On to Down Payments
It's the next big step.

Down Payment, Income and Employment--the next step in the equation.

The Down Payment Hurdle
It's a Big Deal.

A down payment plays a major role in qualifying for your loan. The amount you put down affects how much you can borrow, and it determines the size of your monthly mortgage payments. From a lender's perspective, the more money you put down the better because it reduces their risk of foreclosure. From your perspective, a 20% down payment means you'll borrow less, pay less interest over the life of the loan, and get a lower monthly payment. Unfortunately, nothing puts a bigger dent in your home-buying budget than the down payment. It could squeeze the amount of cash you need for home improvements, moving expenses and other costs.

Don't Let It Scare You Away
Fortunately, there's hope.

Ask your lender about your friends Fannie Mae and Uncle Sam. Fannie Mae, the major secondary mortgage company, makes loans available through local lenders with as little as 3 percent down. The Fannie Community Home Buyer's Program has various plans that allow family members to gift or loan the funds necessary for the down payment. Another mortgage lets you put 5% down and pay interest only for the first year, so you get to deduct the entire monthly payment from your taxes. Check with your local lender. FHA-insured loans require a maximum of 3% down, if you meet the program's guidelines. Zero down-payment loans are available from the VA for veterans and active military personnel.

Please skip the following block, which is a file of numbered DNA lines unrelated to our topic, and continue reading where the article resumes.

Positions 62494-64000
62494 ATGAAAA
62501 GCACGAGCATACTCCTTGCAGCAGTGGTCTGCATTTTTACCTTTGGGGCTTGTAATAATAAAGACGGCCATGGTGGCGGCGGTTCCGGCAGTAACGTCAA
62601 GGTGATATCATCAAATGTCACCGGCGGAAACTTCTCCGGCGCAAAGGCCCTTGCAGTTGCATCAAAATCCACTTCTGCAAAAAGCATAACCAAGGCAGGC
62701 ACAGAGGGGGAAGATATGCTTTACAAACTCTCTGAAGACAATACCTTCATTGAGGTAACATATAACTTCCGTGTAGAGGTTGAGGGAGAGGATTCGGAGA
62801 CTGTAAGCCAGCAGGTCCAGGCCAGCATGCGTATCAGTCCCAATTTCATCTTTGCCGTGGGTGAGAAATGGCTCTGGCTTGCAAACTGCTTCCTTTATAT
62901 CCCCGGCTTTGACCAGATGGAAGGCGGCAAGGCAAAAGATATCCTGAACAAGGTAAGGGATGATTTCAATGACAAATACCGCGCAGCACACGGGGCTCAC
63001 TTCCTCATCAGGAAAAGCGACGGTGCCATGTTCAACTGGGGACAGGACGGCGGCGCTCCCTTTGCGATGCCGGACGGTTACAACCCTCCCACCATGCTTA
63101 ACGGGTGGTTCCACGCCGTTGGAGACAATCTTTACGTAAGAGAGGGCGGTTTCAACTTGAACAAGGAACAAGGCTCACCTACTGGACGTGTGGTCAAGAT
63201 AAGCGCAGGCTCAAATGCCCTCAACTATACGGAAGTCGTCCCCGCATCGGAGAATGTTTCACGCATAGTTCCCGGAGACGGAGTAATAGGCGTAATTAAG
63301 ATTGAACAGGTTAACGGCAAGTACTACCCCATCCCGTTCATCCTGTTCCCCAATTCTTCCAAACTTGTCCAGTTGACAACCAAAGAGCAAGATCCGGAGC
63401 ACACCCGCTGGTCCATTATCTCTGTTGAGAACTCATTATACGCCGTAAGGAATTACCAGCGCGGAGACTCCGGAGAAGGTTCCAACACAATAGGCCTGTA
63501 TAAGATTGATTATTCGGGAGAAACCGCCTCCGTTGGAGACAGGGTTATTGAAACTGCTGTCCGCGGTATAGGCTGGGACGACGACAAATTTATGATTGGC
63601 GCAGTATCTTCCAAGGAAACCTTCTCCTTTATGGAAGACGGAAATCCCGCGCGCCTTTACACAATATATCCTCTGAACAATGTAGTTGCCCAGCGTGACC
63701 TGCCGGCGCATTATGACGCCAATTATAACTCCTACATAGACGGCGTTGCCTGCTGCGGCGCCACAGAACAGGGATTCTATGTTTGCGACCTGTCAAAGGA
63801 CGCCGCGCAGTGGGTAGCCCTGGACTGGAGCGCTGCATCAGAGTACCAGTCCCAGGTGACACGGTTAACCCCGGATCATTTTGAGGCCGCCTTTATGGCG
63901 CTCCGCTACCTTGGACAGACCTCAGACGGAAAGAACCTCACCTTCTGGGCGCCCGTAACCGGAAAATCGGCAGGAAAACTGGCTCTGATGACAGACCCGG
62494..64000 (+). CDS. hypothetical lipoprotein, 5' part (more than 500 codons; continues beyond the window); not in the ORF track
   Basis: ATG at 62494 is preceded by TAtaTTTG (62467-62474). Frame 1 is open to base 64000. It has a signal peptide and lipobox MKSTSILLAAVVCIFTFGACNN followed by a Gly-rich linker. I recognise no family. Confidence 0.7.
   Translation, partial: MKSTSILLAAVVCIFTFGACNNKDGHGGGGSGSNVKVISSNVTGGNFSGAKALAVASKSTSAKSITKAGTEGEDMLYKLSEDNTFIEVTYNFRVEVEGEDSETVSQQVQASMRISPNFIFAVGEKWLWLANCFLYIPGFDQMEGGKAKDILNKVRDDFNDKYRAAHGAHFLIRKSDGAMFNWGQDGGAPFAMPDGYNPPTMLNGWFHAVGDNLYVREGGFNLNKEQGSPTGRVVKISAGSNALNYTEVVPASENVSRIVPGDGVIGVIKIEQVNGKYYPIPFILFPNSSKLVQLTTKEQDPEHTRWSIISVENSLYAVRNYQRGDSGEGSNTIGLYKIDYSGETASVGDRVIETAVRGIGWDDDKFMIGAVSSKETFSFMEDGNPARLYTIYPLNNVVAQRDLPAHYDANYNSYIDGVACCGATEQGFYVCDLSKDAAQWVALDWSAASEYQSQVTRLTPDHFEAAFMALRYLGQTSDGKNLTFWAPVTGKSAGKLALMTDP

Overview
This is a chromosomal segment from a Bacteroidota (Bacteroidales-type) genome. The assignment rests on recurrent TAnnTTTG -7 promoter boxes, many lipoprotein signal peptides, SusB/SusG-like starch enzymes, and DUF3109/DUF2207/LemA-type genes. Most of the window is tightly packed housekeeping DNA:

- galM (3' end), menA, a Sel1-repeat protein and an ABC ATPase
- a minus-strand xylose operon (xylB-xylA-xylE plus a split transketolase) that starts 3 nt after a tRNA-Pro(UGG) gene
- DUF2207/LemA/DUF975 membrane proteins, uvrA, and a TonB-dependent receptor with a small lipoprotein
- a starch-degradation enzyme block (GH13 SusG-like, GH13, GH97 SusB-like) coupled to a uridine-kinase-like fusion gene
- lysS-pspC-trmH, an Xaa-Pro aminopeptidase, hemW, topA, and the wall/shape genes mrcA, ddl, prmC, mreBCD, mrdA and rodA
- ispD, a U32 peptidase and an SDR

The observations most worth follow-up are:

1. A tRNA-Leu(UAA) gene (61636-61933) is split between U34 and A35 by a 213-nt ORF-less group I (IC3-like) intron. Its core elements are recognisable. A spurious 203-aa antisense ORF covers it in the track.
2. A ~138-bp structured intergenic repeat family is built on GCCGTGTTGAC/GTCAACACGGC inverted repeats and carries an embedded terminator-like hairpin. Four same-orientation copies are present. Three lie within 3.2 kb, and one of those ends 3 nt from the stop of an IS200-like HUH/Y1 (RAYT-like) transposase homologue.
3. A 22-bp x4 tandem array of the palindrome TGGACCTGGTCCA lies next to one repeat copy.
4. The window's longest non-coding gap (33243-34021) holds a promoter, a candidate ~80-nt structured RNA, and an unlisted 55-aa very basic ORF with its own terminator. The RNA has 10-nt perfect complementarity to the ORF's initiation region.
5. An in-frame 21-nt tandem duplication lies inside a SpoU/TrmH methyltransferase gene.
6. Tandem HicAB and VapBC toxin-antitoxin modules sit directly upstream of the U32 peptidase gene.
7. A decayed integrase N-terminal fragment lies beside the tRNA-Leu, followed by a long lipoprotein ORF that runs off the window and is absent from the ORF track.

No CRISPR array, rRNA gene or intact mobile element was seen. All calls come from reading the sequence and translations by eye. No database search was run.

Negotiate With the Seller

Remember that everything in the sales contract is negotiable. You can ask the seller to cover points and closing costs, leaving you more cash to cover the down payment. Most mortgage lenders let sellers pay discount points, loan origination fees, and settlement costs up to at least 3 percent of the home's value.

Get a Loan
Repay other debts.

If you have assets you can borrow against, you can use a loan to meet your cash requirements. The loan must be secured and the repayment of the borrowed funds will be counted in your debt ratio, which of course affects how much you'll qualify for on your home loan.

Check Out Nonprofit Housing Groups
They have special programs.

The National Association of Housing Partnerships (NAHP), a nonprofit organization offers a no-down payment loan where you'll pay only half a percentage of the loan value at closing. The Nehemiah Progressive Housing Development Corp. makes a gift of the down payment but you must come up with 1 percent of the purchase price for certain items such as the appraisal fee, credit report and hazard insurance. The Nehemiah loan is only available as a Federal Housing Administration (FHA) loan (but it receives no government subsidies). Check with FHA or local lenders for income guidelines on these programs.

Check With Your Employer
It may be a benefit.

Some companies offer payment of closing costs as an employee benefit.

What If It's Not Enough?

Dealing with Insufficient Income...